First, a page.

1. Take a small blanket or towel to his birth home a few days before picking him up. Ask the owners to put it where mom sleeps, so it will smell like her. Then tuck it into your puppy’s new bed at home, where the smell will be reassuring.
  2. Plan to have your puppy sleep near you, at least for the first few nights. Place his crate or bed near yours.
  3. If your puppy cries or whines, give him gentle reassurance, but be firm. The middle of the night is not the time for a game of tug, unless you want to form some very bad habits.
  4. Consider a “heartbeat” toy. Your local pet store carries a variety of stuffed puppy toys that sound like a mother dog’s heartbeat.

Am I Ready for a Puppy?

Adopting a puppy is a big committment. Dogs have an average lifespan of 11 years, so you want to make sure you’re in it for the long haul. Puppies are adorable, but they’re also a lot of work. Animal shelters are full of one-year-old dogs that have been abandoned because their owners just didn’t have time for them, or didn’t take the responsibility from the beginning to train them. Don’t add to the population of abandoned dogs—make sure you’re ready for a puppy before you get one.

Cost

Sure, puppies are probably less expensive to raise than children, but they do still require a financial committment. Puppy expenses include:

  1. Veterinary Bills. Your puppy needs regular vet checkups and immunizations. He may have injuries or illnesses that require attention as well.
  2. Food. Big dogs eat a lot; little dogs not as much. Just like humans, dogs deserve healthy, nutritious food. While you don’t need to spend loads of money on expensive, packaged food, quality food should be an expected expense.
  3. Daycare. If your puppy will be an “only dog,” and you’re gone during the day, he might do well in puppy daycare. He’ll get a chance to socialize with other dogs and won’t chew your couch while you’re at work. Daycare can cost several hundred dollars per month, however.
  4. Toys, Treats and Chews. Puppies and adult dogs need toys to keep them active and engaged. Toys needn’t be expensive, but they do cost a little.
  5. Training. A well-trained puppy is a well-loved puppy! Training is worth every penny you’ll spend, but you’ll want to plan for the expense before taking on a new pup.
  6. Grooming. Some breeds don’t require professional grooming at all; others require regular grooming appointments

Time

  1. Play Time. Puppies need lots and lots of play time in order to get rid of all that wiggly puppy energy!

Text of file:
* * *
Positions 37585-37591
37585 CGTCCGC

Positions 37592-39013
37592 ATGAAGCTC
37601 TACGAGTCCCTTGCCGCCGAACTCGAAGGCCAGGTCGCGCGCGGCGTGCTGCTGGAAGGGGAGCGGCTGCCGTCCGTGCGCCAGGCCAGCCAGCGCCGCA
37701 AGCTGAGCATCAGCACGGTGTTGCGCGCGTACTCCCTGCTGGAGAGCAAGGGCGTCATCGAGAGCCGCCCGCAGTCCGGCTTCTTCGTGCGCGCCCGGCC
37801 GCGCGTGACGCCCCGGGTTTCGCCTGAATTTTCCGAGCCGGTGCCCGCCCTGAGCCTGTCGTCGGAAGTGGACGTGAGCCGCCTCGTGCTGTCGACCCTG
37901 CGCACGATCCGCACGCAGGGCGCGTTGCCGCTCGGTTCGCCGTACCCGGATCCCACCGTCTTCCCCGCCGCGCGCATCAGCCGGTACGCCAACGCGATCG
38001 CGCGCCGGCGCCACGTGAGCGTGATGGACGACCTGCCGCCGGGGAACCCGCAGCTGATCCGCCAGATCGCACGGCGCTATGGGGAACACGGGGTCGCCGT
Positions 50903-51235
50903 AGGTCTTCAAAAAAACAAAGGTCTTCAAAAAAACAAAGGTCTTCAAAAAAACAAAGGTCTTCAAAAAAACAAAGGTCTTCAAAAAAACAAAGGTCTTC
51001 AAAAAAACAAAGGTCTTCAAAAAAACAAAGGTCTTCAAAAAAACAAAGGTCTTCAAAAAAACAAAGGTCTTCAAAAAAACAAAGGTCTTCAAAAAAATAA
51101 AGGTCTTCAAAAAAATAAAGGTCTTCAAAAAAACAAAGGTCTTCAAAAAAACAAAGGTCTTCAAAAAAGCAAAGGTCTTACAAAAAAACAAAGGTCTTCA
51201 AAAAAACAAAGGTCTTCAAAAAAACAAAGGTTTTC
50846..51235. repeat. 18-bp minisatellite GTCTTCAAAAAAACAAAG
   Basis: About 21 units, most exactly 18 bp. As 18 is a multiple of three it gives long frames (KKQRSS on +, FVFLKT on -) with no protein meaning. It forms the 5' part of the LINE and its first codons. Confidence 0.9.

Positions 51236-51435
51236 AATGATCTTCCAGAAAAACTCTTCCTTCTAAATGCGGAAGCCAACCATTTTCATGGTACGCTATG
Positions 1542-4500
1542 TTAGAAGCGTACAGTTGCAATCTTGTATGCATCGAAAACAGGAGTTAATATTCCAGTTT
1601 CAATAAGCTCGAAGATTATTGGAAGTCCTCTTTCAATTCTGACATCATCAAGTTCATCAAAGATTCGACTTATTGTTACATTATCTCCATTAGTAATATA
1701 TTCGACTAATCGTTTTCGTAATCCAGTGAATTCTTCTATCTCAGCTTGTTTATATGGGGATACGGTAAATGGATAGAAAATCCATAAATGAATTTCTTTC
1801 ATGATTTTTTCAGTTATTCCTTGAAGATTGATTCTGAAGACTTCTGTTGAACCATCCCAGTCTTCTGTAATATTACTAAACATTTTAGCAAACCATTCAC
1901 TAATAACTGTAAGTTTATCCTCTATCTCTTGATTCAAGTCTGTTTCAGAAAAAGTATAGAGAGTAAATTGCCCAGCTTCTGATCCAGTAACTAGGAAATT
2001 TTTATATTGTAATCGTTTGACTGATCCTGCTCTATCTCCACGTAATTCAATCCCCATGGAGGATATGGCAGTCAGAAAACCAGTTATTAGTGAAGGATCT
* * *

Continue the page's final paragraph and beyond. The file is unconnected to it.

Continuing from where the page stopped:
2. Bonding Time. Your puppy needs to be around you a lot, especially in the beginning, to create that dog/owner bond that will last a lifetime. Be prepared to take your puppy with you on errands, for walks, and just into different areas of the house while you complete chores.
  3. Exercise Time. Puppies and grown dogs need exercise. Every day. Unless your dog is sick, he will need to be walked daily, and should have other forms of exercise frequently.

Patience

Puppies are babies, and they make messes and mistakes. You’ll need a lot of patience during the first year of your puppy’s life.

  1. Potty Training. Your puppy is going to make a few messes in the house. Unless he comes to you already trained, he is going to pee on your carpet and perhaps poop in a corner a time or two.
  2. Chewing. Your puppy has a natural inclination to chew. Though there are many things you can do to train him, it’s likely that he’ll damage some of your personal property.
  3. Crying, Whining, Barking. All of these annoying behaviors can be eased with proper training, but your puppy is apt to whine, cry or bark in those early months.
  4. A Word About Christmas Puppies

    Christmas time is a popular time to bring home a new puppy. Veterinarians and dog associations recommend against this, because:

    1. You might be making an emotional decision based on a warm, fuzzy notion of a puppy with a red bow around his neck, snuggled in front a fire with chestnuts roasting. A puppy is not a present—he’s a family member.
    2. Christmas is a stressful, busy time at your house. A new puppy needs a quiet, calm environment for those first few weeks while he adjusts to life at his new home.
    3. Christmas is a dangerous time for puppies. Children’s toys, poisonous plants and human food, wrappings and Christmas lights are all potential hazards to your new puppy.

How to Train a Dog To Come When Called

One of the most important commands is to teach a dog to come when called

when your dog is approaching a dangerous situation, an oncoming car or a dangerous animal, for instance, coming when called can save his life.

INVITE your dog to come to you

teach a dog to come when called | a tail above dog training cape cod

Why would your dog want to come to you if you are screaming “COME!#%$^#!!!” angrily, at the top of your lungs – or worse – chasing after him WHILE doing so. That may be a little scary, don’t you think? Also, don’t ask your dog to come to you that may sound like you are on the fence. Many people do not realize that they have added a question mark after the command “Come”. There is middle ground. We like to train YOU to command your dog to Come as if you are inviting him or her to a party.